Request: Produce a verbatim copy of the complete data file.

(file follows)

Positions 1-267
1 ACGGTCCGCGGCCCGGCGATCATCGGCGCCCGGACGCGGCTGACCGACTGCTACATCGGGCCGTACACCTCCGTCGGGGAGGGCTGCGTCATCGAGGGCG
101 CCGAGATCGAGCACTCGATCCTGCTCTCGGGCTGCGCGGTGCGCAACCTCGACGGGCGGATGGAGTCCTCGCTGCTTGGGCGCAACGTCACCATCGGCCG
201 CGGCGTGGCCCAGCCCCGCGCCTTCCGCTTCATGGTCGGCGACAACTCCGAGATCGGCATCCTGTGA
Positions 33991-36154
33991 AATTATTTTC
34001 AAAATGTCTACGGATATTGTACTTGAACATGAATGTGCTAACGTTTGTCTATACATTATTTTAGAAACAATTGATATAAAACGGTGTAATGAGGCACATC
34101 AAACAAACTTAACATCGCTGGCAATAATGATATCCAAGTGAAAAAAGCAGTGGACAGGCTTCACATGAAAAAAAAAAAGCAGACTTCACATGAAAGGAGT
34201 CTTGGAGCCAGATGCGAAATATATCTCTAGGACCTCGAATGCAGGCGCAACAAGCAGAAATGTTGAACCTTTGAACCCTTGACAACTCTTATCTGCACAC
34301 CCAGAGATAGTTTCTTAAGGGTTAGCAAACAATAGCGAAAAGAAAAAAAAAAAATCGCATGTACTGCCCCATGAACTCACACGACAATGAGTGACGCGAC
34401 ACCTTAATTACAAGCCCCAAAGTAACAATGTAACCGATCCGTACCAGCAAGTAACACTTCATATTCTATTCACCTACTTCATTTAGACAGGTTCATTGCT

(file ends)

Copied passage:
Positions 1-267
1 ACGGTCCGCGGCCCGGCGATCATCGGCGCCCGGACGCGGCTGACCGACTGCTACATCGGGCCGTACACCTCCGTCGGGGAGGGCTGCGTCATCGAGGGCG
101 CCGAGATCGAGCACTCGATCCTGCTCTCGGGCTGCGCGGTGCGCAACCTCGACGGGCGGATGGAGTCCTCGCTGCTTGGGCGCAACGTCACCATCGGCCG
201 CGGCGTGGCCCAGCCCCGCGCCTTCCGCTTCATGGTCGGCGACAACTCCGAGATCGGCATCCTGTGA
Positions 33991-36154
33991 AATTATTTTC
34001 AAAATGTCTACGGATATTGTACTTGAACATGAATGTGCTAACGTTTGTCTATACATTATTTTAGAAACAATTGATATAAAACGGTGTAATGAGGCACATC
34101 AAACAAACTTAACATCGCTGGCAATAATGATATCCAAGTGAAAAAAGCAGTGGACAGGCTTCACATGAAAAAAAAAAAGCAGACTTCACATGAAAGGAGT
34201 CTTGGAGCCAGATGCGAAATATATCTCTAGGACCTCGAATGCAGGCGCAACAAGCAGAAATGTTGAACCTTTGAACCCTTGACAACTCTTATCTGCACAC
34301 CCAGAGATAGTTTCTTAAGGGTTAGCAAACAATAGCGAAAAGAAAAAAAAAAAATCGCATGTACTGCCCCATGAACTCACACGACAATGAGTGACGCGAC
34401 ACCTTAATTACAAGCCCCAAAGTAACAATGTAACCGATCCGTACCAGCAAGTAACACTTCATATTCTATTCACCTACTTCATTTAGACAGGTTCATTGCT